On appeal, the Town argues that (1) Duquette was without actual or apparent authority to bind the Town to the contract with Lakeside; (2) Lakeside had a duty to confirm the scope of Duquette's authority to bind the Town to the contract; (3) Illinois lacked personal jurisdiction to enter a judgment against a Vermont town based upon a contract entered into by an unauthorized agent; (4) the superior court erred by granting Lakeside's motion for summary judgment after it had denied Lakeside's motion to dismiss the Town's counterclaim; and (5) the superior court failed to give the Town sufficient time to object to the judgment order submitted to the court by Lakeside following the court's decision in favor of Lakeside. We apply the same two-part test as that applied by the trial court: we examine whether there are genuine issues of material fact in dispute, and whether the moving party is entitled to judgment as a matter of law. See Northern Aircraft, Inc. v. Reed, 154 Vt. 36, 44, 572 A.2d 1382, 1387 (1990).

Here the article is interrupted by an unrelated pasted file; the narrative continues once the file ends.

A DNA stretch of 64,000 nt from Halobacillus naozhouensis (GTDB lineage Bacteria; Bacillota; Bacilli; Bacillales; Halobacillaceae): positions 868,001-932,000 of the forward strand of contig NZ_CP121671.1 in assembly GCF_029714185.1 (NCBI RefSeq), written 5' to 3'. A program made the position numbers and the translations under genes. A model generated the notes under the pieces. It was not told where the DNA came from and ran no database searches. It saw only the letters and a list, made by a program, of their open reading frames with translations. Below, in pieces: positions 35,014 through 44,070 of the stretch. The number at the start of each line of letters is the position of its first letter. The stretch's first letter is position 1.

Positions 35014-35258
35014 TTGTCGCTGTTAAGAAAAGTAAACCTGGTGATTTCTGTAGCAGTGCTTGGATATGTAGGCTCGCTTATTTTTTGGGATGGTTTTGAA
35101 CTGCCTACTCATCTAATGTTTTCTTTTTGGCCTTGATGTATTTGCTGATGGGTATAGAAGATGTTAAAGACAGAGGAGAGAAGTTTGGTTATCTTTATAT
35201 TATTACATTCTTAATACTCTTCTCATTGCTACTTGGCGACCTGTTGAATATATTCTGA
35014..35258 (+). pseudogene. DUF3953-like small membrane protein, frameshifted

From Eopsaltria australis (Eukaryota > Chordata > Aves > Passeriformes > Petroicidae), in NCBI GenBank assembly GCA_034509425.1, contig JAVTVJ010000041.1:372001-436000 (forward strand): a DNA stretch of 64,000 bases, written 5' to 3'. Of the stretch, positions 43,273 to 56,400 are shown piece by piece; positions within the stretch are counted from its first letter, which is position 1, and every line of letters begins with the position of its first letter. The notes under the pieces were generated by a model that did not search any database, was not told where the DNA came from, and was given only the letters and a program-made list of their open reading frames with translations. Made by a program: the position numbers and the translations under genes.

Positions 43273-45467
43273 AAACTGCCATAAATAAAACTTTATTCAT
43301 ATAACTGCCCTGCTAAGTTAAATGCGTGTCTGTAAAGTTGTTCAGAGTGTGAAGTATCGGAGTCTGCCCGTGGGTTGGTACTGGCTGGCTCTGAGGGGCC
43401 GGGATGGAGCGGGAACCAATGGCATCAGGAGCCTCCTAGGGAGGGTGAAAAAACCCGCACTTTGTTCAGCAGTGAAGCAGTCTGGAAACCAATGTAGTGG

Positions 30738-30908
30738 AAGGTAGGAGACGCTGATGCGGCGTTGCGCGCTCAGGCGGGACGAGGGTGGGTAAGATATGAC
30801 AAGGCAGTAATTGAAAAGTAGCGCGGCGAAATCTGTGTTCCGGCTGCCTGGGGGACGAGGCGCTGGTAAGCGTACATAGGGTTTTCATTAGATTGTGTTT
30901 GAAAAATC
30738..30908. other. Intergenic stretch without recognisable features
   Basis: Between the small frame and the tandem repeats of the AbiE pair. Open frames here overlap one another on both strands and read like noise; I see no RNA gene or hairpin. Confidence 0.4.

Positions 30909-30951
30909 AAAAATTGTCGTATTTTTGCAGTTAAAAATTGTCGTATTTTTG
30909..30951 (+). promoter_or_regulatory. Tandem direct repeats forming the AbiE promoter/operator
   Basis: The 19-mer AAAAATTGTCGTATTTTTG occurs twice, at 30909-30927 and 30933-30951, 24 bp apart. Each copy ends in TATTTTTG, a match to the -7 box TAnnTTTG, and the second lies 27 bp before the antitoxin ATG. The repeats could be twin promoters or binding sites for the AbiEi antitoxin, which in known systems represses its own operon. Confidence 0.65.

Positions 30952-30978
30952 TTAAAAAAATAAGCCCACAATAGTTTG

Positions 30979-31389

A sister-state judgment is normally "entitled to full faith and credit in the absence of a showing that [the] court lacked jurisdiction or acted to deprive defendant of a reasonable opportunity to be heard." Wursthaus, Inc. v. Cerreta, 149 Vt. 54, 58, 539 A.2d 534, 537 (1987); see Cook v. Cook, 342 U.S. 126, 128 (1951) (burden of undermining decree of sister state rests heavily upon assailant); Hall v. McCormick, 154 Vt. 592, 595, 580 A.2d 968, 970 (1990) (defendant has "heavy burden" of undermining foreign judgment, which is presumptively valid). Here, the Town contends that it did not have the minimum contacts for the Illinois courts to extend personal jurisdiction over it. In addition to disputing this contention, Lakeside argues that the Town waived its jurisdictional challenge by failing to raise it in the arbitration proceeding, when it had an opportunity to do so.